Drawing in

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The Painter’s family (detail)

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Another detail of The Painter’s family

Some time before I or any of us had even heard of hyyge, I had a short summer visit to Norway where I went to the National Gallery and strongly enjoyed the National bend for painting lots of pictures of people having breakfast. It’s very easy art to live with, and I found it immensely comforting. I particularly like this one for early winter with the lamplight on the faces, and the mix of snow, books and porridge.

 

Blog of the week

Well, sort of. This is actually Tweets of the week, as Helen posts @LBFlyawayhome on the Ladybird Books.

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The illustrations range from the pretty,

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to the of-their-time (I was tickled at how much Charles II and his courtier have faced exactly out of a mid-century illustration of sober lawyers), to the unintentionally amusing

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and the completely barmy and opinionated:

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Geffrye

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The Geffrye Museum, one of the first places I discovered for myself in my gap year and now a frequent sight in the morning. The courtyard allows the light to fall in it, whatever time of year, but is especially beautiful when so lushly green in early summer.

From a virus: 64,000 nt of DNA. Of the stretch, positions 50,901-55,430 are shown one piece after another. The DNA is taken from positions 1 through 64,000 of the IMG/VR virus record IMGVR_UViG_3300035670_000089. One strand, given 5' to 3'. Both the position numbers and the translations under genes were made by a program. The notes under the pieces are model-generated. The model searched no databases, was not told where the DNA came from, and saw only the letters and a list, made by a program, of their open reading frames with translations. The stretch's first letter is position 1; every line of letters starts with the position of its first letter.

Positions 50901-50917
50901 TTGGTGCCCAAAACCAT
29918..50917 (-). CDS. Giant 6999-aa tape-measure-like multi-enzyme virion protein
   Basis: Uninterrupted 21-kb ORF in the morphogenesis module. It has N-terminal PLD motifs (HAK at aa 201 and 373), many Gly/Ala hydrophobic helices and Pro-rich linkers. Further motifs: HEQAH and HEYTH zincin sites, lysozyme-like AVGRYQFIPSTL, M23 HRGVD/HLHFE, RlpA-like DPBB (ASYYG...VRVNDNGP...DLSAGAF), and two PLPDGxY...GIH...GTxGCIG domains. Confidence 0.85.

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May 2017.

Apricots on the Nile

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1930s and 1940s Cairo, Alexandria and Paris mingle with elegance and sadness. I was reminded of it partly by Amy’s photos and partly by my latest book, Antonia Fraser’s memoir of wartime and post-war Oxford.

Heavens to Betsy

 

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Reminded by Beth Bonini’s cheerful Instagram feed of these delightful books (I’ve posted about their companion volumes here and here before), I think I’m getting ready for a re-read.

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Lots of commentators compare these books to Meet Me in St Louis, and as well as the period details (the hairstyles! the dresses! the slang! the excitement over a telephone!), what I love most is the inherent optimism – progress is always good, and friends and family remain stable whilst welcoming new developments – but also the complete acceptance that a job, writing, singing, making your own mind up, are all important to a girl and in no way conflicted with the rest of her being.

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I find it depressing that a modern book wouldn’t show this, or would have to make a big point about it. Written in the 50s about the 1900-1910s, Betsy, Emily and Carney are in fact far more progressive than any characters today.